The following article was written by Barbara Yarnell, a volunteer with Brown County Humane Society (BCHS)

One of the better things about getting older is seeing how stories end. Especially rescued dog stories. Stories like Maggie’s.

My mom and dad found Maggie on a hot summer day at the mailbox at their home in California. No tags or identification. They speculated she was a dumped “grove dog” because she knew how to knock avocados off trees so they ripen, something a grove dog learns. At any rate, there she was — thirsty, hungry and very pregnant.

Mom posted found dog notices and made calls, but no one came forward. Maggie had eight puppies. With the help of a local rescue group, all were adopted, but mom and dad couldn’t part with Maggie.

She wasn’t a “hero” dog. She didn’t pull a baby out of a burning house or pin down a thief until police arrived. No, she was a nurse dog that provided comfort to her owners. First, with my dad after he was diagnosed with Parkinson’s and then for my mom after dad died.

When Mom sold their grove, Maggie came to live with me in Texas. She had to learn about cats, thunderstorms, mosquitos, fire ants and long, hot summers. When my husband got sick, once again she comforted him, and then me when he died.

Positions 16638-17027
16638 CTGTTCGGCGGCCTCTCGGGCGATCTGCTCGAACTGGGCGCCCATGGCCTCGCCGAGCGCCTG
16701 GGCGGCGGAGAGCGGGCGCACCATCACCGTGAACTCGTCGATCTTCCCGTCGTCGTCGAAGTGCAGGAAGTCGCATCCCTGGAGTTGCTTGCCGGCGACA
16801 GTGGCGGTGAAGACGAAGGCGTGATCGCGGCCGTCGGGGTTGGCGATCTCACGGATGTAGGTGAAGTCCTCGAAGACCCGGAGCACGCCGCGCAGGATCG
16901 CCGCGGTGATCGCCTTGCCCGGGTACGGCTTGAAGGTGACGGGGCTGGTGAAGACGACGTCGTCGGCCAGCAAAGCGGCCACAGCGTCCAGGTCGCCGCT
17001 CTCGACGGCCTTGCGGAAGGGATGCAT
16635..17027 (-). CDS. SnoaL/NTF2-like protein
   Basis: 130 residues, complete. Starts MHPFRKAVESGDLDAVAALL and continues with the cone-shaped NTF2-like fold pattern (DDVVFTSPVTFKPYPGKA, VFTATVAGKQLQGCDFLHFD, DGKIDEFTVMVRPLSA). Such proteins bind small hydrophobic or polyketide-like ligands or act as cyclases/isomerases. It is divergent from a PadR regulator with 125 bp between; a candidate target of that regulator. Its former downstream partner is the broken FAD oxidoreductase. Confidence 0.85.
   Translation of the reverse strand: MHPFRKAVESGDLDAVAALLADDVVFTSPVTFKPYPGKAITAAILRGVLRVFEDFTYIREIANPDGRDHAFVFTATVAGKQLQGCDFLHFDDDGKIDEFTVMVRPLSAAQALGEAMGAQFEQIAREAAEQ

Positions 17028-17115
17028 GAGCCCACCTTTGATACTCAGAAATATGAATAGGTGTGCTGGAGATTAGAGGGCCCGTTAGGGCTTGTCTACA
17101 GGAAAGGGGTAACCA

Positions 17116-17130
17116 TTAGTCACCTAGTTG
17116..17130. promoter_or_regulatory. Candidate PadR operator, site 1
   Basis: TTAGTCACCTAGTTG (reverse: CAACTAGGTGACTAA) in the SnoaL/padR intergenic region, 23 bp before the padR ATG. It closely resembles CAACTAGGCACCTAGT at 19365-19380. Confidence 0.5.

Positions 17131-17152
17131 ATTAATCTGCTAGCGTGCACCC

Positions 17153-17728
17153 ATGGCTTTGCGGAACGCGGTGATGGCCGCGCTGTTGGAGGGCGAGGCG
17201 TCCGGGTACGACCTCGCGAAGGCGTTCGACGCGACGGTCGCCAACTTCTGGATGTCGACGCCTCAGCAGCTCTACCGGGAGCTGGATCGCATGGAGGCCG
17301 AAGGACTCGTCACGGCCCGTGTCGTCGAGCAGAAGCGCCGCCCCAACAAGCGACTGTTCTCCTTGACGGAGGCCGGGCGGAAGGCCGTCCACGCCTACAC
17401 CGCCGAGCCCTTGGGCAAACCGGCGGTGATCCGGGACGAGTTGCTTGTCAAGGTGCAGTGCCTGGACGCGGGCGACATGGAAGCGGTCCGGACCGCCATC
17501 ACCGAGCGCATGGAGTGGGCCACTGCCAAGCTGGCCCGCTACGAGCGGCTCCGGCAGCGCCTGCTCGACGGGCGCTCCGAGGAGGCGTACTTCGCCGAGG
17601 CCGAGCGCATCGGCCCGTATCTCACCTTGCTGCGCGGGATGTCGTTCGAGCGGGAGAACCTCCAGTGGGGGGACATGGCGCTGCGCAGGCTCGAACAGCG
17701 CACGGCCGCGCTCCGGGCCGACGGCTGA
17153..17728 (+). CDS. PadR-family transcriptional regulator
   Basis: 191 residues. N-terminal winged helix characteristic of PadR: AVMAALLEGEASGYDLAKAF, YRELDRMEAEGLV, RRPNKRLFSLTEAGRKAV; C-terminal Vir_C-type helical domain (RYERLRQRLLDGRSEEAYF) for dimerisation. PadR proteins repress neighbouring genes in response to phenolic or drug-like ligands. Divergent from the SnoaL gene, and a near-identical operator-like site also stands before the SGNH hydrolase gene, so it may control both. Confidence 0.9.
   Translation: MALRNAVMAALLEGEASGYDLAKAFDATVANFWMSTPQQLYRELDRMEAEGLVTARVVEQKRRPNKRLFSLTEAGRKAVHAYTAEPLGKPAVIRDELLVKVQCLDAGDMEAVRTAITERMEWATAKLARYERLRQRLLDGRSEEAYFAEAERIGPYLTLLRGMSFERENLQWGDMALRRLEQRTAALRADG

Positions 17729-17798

Maggie was sweet, gentle, dedicated and smart. She made the most amazing circles in the air to greet us when we came home. She had “quirks,”. Sandwiches left unattended on the coffee table were eaten. When confronted, she would get a look on her face like, “I know you don’t think I should have that sandwich, but I respectfully disagree.” It was just so sweet…

How many times, deep in despair, did I look up to see Maggie laying nearby, keeping watch? She made me smile when nothing else could. Just like she did with each of us.

The last leg of Maggie’s journey was moving with me back to Indiana. She died at the approximate age of 16.

I use to think Maggie was lucky to have run into my parents that hot summer day. Now I can see she is a part of our family’s story. We were the lucky ones. When her name comes up, there is a moment of silence and then someone will recall a memory of her. Followed by a sob or two. Surely, she was a gift.

I know that each pet rescued has a chance for a similar story. That is one of the benefits I find volunteering at Brown County Humane Society and it makes me smile, even at times when nothing else can. Maggie would like that.